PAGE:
NewsIran: World PressEx-Marine Says Iranians Want a Swap to Free Him

Ex-Marine Says Iranians Want a Swap to Free Him

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Source: The New York Times

The Michigan family of a former Marine incarcerated for more than three years in Iran has been receiving telephone calls and emails from that country proposing prisoner swaps for Iranians held in the United States, he said in a letter to Iran’s president made public by his relatives on Tuesday.

Source: The New York Times

The Michigan family of a former Marine incarcerated for more than three years in Iran has been receiving telephone calls and emails from that country proposing prisoner swaps for Iranians held in the United States, he said in a letter to Iran’s president made public by his relatives on Tuesday.

The former Marine, Amir Hekmati, 31, said that he and his family had rejected the idea of such exchanges. He reiterated his contention that he is innocent and should be released.

The letter also disclosed previously unpublicized details of Mr. Hekmati’s confinement in Evin Prison in Tehran — including assertions of isolation in a 3-foot-by-3-foot cell for the first four months, and starvation and deception by Iranian officials — that the family had known but kept private.

“My family endured the most painful and horrific four months of their lives, wondering what became of me,” he wrote in the letter, addressed to President Hassan Rouhani of Iran.

It was the latest in a series of steps taken by Mr. Hekmati and his relatives to focus attention on his case, which has festered into another serious irritant in the estranged relationship between Iran and the United States.
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Last month, Mr. Hekmati — despondent over the apparent paralysis in his appeal, his ailing father in the United States and the poor conditions at Evin Prison — began a hunger strike, but suspended it after Iranian officials assured him that his case would be revisited.

He was originally sentenced to death on an espionage conviction, but the verdict was overturned. He was then convicted of aiding a hostile country, meaning the United States, and sentenced to 10 years’ imprisonment.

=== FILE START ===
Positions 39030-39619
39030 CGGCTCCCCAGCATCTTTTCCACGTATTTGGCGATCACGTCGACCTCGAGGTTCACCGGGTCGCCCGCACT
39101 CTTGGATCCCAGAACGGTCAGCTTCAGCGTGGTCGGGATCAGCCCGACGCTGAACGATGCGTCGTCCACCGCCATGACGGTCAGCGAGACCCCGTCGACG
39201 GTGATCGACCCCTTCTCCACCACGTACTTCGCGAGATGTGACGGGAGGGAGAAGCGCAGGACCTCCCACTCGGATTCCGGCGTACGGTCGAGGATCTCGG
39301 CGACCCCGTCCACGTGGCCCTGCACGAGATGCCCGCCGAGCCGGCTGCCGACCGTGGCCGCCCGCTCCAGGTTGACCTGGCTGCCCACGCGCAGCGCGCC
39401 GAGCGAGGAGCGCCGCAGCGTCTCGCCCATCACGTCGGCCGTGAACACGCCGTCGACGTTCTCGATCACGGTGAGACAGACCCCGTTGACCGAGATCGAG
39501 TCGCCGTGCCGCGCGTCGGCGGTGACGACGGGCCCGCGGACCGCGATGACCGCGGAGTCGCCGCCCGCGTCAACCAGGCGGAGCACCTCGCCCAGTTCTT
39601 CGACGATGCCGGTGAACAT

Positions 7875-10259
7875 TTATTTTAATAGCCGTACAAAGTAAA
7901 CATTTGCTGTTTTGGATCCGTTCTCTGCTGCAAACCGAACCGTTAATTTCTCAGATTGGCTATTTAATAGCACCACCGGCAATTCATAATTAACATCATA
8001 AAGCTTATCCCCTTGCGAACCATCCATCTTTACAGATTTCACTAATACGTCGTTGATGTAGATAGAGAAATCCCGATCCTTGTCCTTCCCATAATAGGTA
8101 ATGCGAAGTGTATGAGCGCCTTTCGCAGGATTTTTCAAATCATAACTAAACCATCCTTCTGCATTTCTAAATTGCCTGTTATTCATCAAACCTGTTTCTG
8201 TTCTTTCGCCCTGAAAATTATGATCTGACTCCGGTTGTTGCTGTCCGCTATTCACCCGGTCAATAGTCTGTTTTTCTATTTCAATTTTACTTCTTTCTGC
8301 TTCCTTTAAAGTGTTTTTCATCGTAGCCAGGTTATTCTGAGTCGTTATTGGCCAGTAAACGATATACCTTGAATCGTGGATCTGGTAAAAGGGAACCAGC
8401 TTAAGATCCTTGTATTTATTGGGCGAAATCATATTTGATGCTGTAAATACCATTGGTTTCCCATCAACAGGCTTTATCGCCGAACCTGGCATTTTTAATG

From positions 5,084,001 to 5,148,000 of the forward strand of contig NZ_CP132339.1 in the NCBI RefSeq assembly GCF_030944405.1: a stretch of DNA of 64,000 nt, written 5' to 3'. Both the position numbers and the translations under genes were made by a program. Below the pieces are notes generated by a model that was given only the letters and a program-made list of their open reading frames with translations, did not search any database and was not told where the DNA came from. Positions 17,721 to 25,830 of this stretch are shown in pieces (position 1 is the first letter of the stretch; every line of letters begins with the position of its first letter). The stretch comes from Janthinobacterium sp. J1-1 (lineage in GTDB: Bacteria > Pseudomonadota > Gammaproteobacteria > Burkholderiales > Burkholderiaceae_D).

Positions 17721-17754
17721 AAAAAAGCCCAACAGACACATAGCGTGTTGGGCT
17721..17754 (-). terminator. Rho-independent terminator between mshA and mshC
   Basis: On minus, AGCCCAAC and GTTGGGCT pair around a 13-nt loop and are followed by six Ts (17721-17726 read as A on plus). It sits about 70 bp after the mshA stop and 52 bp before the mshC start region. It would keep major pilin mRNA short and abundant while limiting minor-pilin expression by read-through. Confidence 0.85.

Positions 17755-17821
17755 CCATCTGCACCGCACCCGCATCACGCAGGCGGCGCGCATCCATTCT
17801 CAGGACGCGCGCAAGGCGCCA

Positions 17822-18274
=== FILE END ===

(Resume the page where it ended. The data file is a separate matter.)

Mr. Hekmati and his advocates have said that they believe his case is purely political. But his disclosure that others in Iran have been contacting his family to propose prisoner exchanges had not been reported.

Family members declined to identify any of the Iranian inmates in the United States. A State Department spokeswoman, Marie Harf, said officials were aware of reports that Mr. Hekmati had written recently to Iran’s president, but declined to comment on the specifics of the letter or any conversations held with Mr. Hekmati’s family.

The Obama administration has repeatedly called on Iran to release Mr. Hekmati and other Americans held in the country.

“For the past three years, my family has been receiving emails and phone calls from individuals within Iran proposing prisoner exchanges, even going as far as asking my family to lobby publicly for the release of these individuals,” Mr. Hekmati wrote.Considering I have committed no crime and have no connections to these individuals, my family and I fail to see why we should have to lobby for their release or why I should have to spend the next 10 years in prison.”

There has been repeated speculation about possible prisoner exchanges to free Mr. Hekmati. American officials have denied that any discussion of such exchanges has occurred. But Iranian officials have made it clear that they believe an unspecified number of Iranian inmates in the United States should be released.

The ordeal of Mr. Hekmati, an American of Iranian descent from Flint, Mich., who served with the Marine Corps in Iraq, began after he went to visit his extended family in Iran for the first time in August 2011. He was seized soon after he arrived in Tehran.

His relatives said the letter, in English, had been dictated by phone and given to Mr. Hekmati’s Tehran lawyer this week to be sent to the president. It was unclear on Tuesday whether the letter had been delivered.

It was the first time that Mr. Hekmati, who has written to other top Iranian officials, had appealed directly to Mr. Rouhani. Mr. Hekmati has also written to Obama administration officials.

In a statement about the letter, Mr. Hekmati’s family said it was “deeply disturbed and shaken” by revelations regarding Mr. Hekmati’s treatment and conditions in Evin Prison.

Despite assurances from prison officials that Mr. Hekmati had not been harmed, the statement said, “it is clear that his recent appeals to both U.S. and Iranian government officials are a cry for help.”

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